Five Steps to Help Financial Services Professionals Restore the Trust of Their Clients and Prospects | SalesAndMarketing.com
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Five Steps to Help Financial Services Professionals Restore the Trust of Their Clients and Prospects

Employees working in financial services industries—which have had their reputations damaged by bad decisions, negative publicity, and outright public anger—need to act personally to regain the confidence of their clients and prospects. And, according to Suzanne Bates, author of "Motivate Like a CEO," it's going to take a lot of personal initiative to repair those damged relationships.

"Client-serving financial services professionals have been left wondering how they can possibly earn back trust, even though most probably haven't done anything wrong themselves. They are concerned about holding onto the business they still have, and perplexed about how to fairly and accurately answer tough questions they are getting from clients and prospects," says Bates, president and CEO of Bates Communications.

Bates offers the following advice on how financial services professionals can interact with their clients and prospects toward rebuilding trust, confidence, and business:

• Get a message. "If your clients and prospects sense you do not have a recovery plan, they are not going to want to restore this relationship," Bates says. You need to develop a meaningful message for your clients and prospects about what will be best for them under the circumstances—and you need to be well-prepared to deliver that message."

• Get a meeting. "Prospects who regard the current economy as a good investment opportunity will be easier for you to meet with. But you also need to call on those who may be more difficult to deal with. You may be risking your future livelihood, as well as losing more current business, by giving up after only one spurned attempt," says Bates.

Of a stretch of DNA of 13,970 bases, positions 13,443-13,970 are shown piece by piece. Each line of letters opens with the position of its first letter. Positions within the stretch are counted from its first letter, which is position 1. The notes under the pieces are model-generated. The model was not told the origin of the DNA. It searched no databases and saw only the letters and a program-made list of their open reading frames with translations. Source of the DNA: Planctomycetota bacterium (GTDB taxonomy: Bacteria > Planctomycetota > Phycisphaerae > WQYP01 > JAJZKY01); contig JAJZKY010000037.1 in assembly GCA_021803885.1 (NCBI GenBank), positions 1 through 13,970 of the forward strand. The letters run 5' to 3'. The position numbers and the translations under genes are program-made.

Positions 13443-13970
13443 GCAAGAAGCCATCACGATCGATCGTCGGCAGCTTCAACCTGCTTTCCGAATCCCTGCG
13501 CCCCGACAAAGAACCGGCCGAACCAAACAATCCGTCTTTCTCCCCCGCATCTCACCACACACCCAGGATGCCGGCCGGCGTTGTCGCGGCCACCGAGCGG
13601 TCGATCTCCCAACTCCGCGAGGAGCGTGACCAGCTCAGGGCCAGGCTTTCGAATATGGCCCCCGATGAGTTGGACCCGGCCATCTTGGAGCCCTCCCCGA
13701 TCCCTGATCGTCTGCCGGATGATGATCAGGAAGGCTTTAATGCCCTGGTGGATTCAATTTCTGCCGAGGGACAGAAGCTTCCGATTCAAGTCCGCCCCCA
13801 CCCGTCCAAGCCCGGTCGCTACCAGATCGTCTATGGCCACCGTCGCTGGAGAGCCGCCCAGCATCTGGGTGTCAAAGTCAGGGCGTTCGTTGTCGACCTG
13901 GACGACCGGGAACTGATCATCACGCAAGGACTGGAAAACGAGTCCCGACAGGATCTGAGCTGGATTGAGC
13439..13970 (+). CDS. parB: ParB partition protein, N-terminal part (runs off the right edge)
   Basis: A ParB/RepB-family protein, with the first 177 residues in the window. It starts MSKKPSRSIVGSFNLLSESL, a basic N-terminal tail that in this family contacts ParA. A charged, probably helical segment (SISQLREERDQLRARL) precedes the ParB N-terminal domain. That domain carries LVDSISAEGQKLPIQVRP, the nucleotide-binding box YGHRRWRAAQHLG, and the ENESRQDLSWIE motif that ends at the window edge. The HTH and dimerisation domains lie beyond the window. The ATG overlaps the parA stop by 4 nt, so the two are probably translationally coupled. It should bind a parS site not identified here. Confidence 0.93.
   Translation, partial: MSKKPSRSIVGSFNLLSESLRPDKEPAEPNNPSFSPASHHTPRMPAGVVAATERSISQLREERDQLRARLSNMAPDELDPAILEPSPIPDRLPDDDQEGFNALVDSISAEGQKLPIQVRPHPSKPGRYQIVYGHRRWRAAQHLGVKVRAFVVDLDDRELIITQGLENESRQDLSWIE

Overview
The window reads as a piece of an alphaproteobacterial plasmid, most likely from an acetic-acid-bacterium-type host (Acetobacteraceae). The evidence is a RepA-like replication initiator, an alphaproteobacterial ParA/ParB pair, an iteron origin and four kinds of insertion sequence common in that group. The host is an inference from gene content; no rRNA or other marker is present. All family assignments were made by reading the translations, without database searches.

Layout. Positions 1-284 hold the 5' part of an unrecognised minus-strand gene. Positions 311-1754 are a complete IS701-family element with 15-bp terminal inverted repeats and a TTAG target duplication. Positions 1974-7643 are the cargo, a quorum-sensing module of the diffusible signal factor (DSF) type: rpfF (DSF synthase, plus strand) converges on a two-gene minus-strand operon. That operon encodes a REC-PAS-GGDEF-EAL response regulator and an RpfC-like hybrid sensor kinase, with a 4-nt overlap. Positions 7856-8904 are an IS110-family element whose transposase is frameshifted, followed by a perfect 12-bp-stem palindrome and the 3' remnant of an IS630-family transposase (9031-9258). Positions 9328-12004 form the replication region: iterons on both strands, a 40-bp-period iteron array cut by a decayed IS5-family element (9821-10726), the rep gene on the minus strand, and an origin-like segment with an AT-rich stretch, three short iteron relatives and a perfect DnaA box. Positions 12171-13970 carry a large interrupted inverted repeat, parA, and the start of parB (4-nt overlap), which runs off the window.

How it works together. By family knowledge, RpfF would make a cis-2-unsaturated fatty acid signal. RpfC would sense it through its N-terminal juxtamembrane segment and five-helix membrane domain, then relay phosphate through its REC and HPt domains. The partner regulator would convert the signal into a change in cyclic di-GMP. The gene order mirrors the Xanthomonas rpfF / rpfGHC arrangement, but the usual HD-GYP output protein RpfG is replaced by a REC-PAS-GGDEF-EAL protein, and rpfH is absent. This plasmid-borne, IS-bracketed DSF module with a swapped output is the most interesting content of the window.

• Get answers. "You will need to have real answers to tough questions. To best prepare, you should write down anticipated questions, get answers, and then rehearse the replies on videotape. You don't want to be stammering through the answers you deliver. Your clients, especially, will want to know that you have thought about them and their situations, and that you have some reasonable options for them to consider," Bates says.

• Get real. "Don't pretend you have all the answers. Future economic performance is still very uncertain and clouded. The old 'buy and hold'
investment strategy may not be viable anymore. You are going to have to get a better understanding of the situation before advising your clients and prospects," says Bates.

• Get going. "It's natural to feel down and out right now, and difficult to motivate yourself or stay upbeat when there has been so much negative news,” says Bates. “It's always refreshing to reach out and talk with people -even if you just want to offer them some help for their business."

"If your organization has considered bringing in training for your sales, product, or client service team, be sure you look for a firm that offers more than a presentation skills course. You don't need 'boiler plate' presentation skills training, but advisors and coaches who understand your business, and can prepare you for real meetings, where there will be tough questions - and you'll have to communicate in a way that rebuilds trust," Bates adds.

Editor's Note: For more on rebuilding business credibility, read "Credibility Lessons from Bernie Madoff.

Suzanne Bates is the author of "Motivate Like a CEO: Communicate Your Strategic Vision and Inspire People to Act!," published by McGraw-Hill in January 2009, which recently became the No. 1 best-seller in books on communication skills on amazon.com. She is also the author of the business best-seller "Speak Like a CEO, Secrets to Commanding Attention and Getting Results" (McGraw Hill 2005). She is president and CEO of Bates Communications Inc. (www.bates-communications.com).